Full-day training sessions were implemented in Centralia, Bellevue and Vancouver.   The NEEC presented morning sessions focused on the building envelope and lighting was presented by the Lighting Design Lab during the afternoon.   As in residential, technical assistance requests remain high in response to the new code. 




Total trained in Q1 – 92



Idaho has several actions of interest in the first quarter.  A marketing plan, developed in 2013 is about to be implemented.  Members of the Idaho energy code collaborative met the last week of March to develop a marketing messaging strategy that will be utilized by all Idaho energy code implementers.  The codes manager of the Southeast Energy Efficiency Alliance visited Idaho to participate in this meeting.


Eastern Idaho jurisdictions and builders are considering engagement in a pilot program that would implement the full 2012 IECC, including air leakage and whole-house ventilation requirements.  The cities of Idaho Falls and Ammon have already reinstated a requirement for whole-house ventilation. The ventilation requirement, a holdover from the Super Good Cents and Model Conservation Standard days was only recently removed from code.  Ventilation studies in the past year showed that many homes in the area are exceptionally tight, some less than 2 ACH at 50 pascals (current code is 7 ACH 50). 


Legislation submitted by the building contractors during the recent legislative session was approved to rename the International Residential Code and energy codes to the Idaho Residential Code and Idaho Energy Code.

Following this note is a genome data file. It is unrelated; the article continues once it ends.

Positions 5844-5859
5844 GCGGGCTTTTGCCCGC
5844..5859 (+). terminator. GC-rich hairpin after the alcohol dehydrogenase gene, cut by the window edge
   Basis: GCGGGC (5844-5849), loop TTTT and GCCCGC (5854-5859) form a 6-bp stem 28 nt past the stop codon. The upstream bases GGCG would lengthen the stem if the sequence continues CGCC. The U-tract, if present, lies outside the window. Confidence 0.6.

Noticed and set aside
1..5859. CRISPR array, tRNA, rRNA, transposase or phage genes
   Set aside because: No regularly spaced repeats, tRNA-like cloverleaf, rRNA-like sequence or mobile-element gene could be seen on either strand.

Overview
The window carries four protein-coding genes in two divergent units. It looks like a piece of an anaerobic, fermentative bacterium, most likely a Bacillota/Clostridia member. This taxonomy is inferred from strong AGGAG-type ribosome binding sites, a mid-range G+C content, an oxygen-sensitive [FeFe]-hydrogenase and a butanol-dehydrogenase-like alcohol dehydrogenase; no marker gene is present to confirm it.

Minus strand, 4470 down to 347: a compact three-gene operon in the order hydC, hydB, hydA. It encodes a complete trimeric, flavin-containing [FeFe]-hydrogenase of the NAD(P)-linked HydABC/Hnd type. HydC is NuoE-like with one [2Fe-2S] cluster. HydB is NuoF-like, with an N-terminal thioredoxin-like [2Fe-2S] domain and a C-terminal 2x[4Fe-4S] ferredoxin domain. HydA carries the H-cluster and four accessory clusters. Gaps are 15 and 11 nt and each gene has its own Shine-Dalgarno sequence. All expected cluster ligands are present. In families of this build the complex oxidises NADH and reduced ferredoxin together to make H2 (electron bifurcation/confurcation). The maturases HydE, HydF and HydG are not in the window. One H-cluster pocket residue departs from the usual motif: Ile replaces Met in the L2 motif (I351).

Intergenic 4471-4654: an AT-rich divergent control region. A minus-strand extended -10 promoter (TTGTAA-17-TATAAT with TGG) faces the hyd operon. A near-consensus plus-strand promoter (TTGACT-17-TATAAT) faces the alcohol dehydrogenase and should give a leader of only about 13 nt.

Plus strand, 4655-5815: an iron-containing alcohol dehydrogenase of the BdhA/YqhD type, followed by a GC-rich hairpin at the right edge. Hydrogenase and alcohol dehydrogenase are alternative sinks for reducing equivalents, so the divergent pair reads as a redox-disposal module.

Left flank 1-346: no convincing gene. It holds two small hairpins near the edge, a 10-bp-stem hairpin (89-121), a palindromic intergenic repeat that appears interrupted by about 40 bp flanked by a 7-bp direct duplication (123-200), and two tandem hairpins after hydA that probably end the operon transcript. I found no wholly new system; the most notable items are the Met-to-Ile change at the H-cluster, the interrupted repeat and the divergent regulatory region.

Code jurisdictions are attending sessions on the 2012 IECC which will be implemented on January 1, 2015.  During Q2, NEEA contractors will begin jurisdiction site visits to assess jurisdiction needs for the upcoming 2012 code. 




Total trained in Q1 – 7



NEEA and Montana Division of Environmental Quality have shared in the cost of 7 blower doors, 7 duct blasters and 5 infrared cameras to be purchased by the Montana Building Industry Association.   NCAT (National Center for Appropriate Technology) will provide seven training sessions statewide that will certify industry attendees on the use of equipment.  Once certified, the equipment will be available for check out and use for code compliance. 


The 2012 IECC will become effective in April of 2014 but the requirement for house and duct tightness certification will not be required until next year, providing industry time to learn and certify.  DEQ staff is responding to multiple technical assistance requests related to the upcoming 2012 IECC implementation.  DEQ staff developed a Homebuyer Energy Guide and Checklist and providing copies to inquiring homeowners. 



The 2012 commercial IECC becomes effective in April 2014.  NCAT will provide 2012 IECC training at the annual Montana building industry conference the first week of April.


Next Quarter:

In quarter two training for the industry and trades generally falls off as it is a busy construction time.  However, technical assistance to jurisdictions will generally increase during this season.  None of the states are currently in the process of full energy code development, though code change proposals are always an ongoing part of the work performed.